Ching Ho ‘03 and Mark Rosenthal ‘03, the newly elected co-presidents of College Council (CC), recently outlined their vision for CC and the students of Williams College.
“Vision is nothing without first understanding student motivation,” said Ho. “You research what [students] need, and then you focus all your skills and energies towards providing what students want.”
Ho and Rosenthal’s vision for the College includes better utilizing and increasing alumni contacts, improving the 1914 Memorial Library by using unredeemed library vouchers to fund the library, and starting a service providing laptops for students on financial aid.
“I want to have all CC reps working on improving student life,” said Rosenthal. “The student body will feel a CC presence in the form of concrete results and accomplishments. We want to keep students as involved and informed as possible.”
Ho expressed some dissatisfaction with the direction taken by the previous College Council. “Over the last year, what happened was that thirty five council members would spend an hour bickering on bylaws and paper items that would never pass and would foster no concrete benefits to the student body,” he said.
“Project time,” a new program devised to enhance the productivity of the Council and to improve student life here on campus, has become an integral part of CC’s weekly meetings. Each member of CC is currently working on various projects to help augment student life here on campus.
During the project time portion of meetings, CC members discuss projects they are working on, whether any progress has been made, and any roadblocks that may hinder the project’s completion. Ho and Rosenthal hope that cooperation and input from other members of the Council will facilitate the various projects’ completion.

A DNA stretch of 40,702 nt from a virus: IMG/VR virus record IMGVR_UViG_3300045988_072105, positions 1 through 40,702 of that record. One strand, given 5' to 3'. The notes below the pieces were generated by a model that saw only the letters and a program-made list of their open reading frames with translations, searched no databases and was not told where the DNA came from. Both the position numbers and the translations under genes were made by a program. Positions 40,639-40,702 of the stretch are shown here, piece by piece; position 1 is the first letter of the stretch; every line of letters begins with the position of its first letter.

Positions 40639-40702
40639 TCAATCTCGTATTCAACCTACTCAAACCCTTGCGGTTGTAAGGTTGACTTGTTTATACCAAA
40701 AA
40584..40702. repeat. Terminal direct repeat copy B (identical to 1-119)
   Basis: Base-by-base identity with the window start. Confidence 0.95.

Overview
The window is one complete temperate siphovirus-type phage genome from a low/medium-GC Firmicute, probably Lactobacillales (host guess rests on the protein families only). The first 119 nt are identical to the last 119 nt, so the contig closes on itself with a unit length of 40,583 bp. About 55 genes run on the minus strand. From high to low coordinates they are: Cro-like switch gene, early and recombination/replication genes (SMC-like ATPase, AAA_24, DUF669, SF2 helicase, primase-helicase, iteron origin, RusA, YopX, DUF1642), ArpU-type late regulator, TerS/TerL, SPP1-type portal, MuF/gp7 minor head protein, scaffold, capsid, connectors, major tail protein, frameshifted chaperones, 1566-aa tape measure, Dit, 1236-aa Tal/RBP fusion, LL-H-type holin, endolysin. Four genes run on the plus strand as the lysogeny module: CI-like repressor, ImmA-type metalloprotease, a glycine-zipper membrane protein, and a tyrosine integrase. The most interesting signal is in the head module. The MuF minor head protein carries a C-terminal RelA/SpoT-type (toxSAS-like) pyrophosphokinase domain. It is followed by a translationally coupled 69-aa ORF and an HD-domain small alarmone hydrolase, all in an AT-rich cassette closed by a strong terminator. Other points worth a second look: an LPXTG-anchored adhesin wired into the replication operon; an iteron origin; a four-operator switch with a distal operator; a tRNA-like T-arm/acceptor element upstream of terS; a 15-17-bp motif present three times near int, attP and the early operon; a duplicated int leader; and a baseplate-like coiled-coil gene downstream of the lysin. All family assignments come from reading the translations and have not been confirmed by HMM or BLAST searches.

The new co-presidents intend for project time to address issues of social responsibility and expediency. Thus far, it has produced a new provisional student handbook for first-year students to help them learn the “ins and outs” of campus life, chose a uniform class ring, debated improvements in road safety and brought up the idea for an agnostic spiritual center.
“So after [the] necessary business is taken care of at each meeting, [project time allows CC to] get into [a] more hands-on way of improving students’ lives on campus,” said Rosenthal.
Throughout their term in office, Ho and Rosenthal expect a number of important issues to come before the CC. For the immediate future, they expect to deal with minority issues and the All-Campus Entertainment (ACE) proposal to fuse the Student Activities Committee (SAC), the Log Committee, the Goodrich Committee, and the Social Chairs together. Ho believes that the ACE proposal will provide the campus with a diverse array of fun social events for students.
“Minority issues always come up, and the minority leadership has been traditionally unsatisfied with College Council,” said Ho. “Mark and I won’t just sit in on meetings and be token representatives â€“ if there’s a good project that MinCo (Minority Coalition) brings up, we will do everything we can to see it through. Simple as that â€“ I don’t think I can make a stronger statement.”
Ho and Rosenthal also foresee CC being confronted with the Housing Committee’s proposal to pay housing coordinators and allow them first pick in the housing draw. And finally, they anticipate more requests from students for more non-alcoholic social events, such as the SAC-organized Regurgitator performance.
At present, the most important issue facing Ho and Rosenthal is whether or not to bring the newly proposed CC constitution up for vote. Both Ho and Rosenthal expressed some interest in working with the already existing CC constitution rather than formulating a new one.
“I’m willing to work with what we have,” said Rosenthal. “I feel that time spent on passing the [CC’s] Constitution could be better spent on getting concrete things done for students. I think it could be done, but I don’t know how enthusiastic the Council as a whole is about it.”
“When a single amendment went up last year, we barely got 50% of
the [student body] to vote,” said Ho. “When a whole constitution went up, that number was more than halved… students don’t care about a piece of paper they don’t know much about…. If this were to be taken up again, much of our energies will be redirected and I believe, once again, wasted. [College Council] can do better things.”
Ho and Rosenthal encourage students to remain in contact with them and their CC representatives.
“I [urge] students to contact their CC Reps,” said Rosenthal, “with whatever issue no matter how small, or email their problem or comments to be read at the next Council meeting at email@example.com.”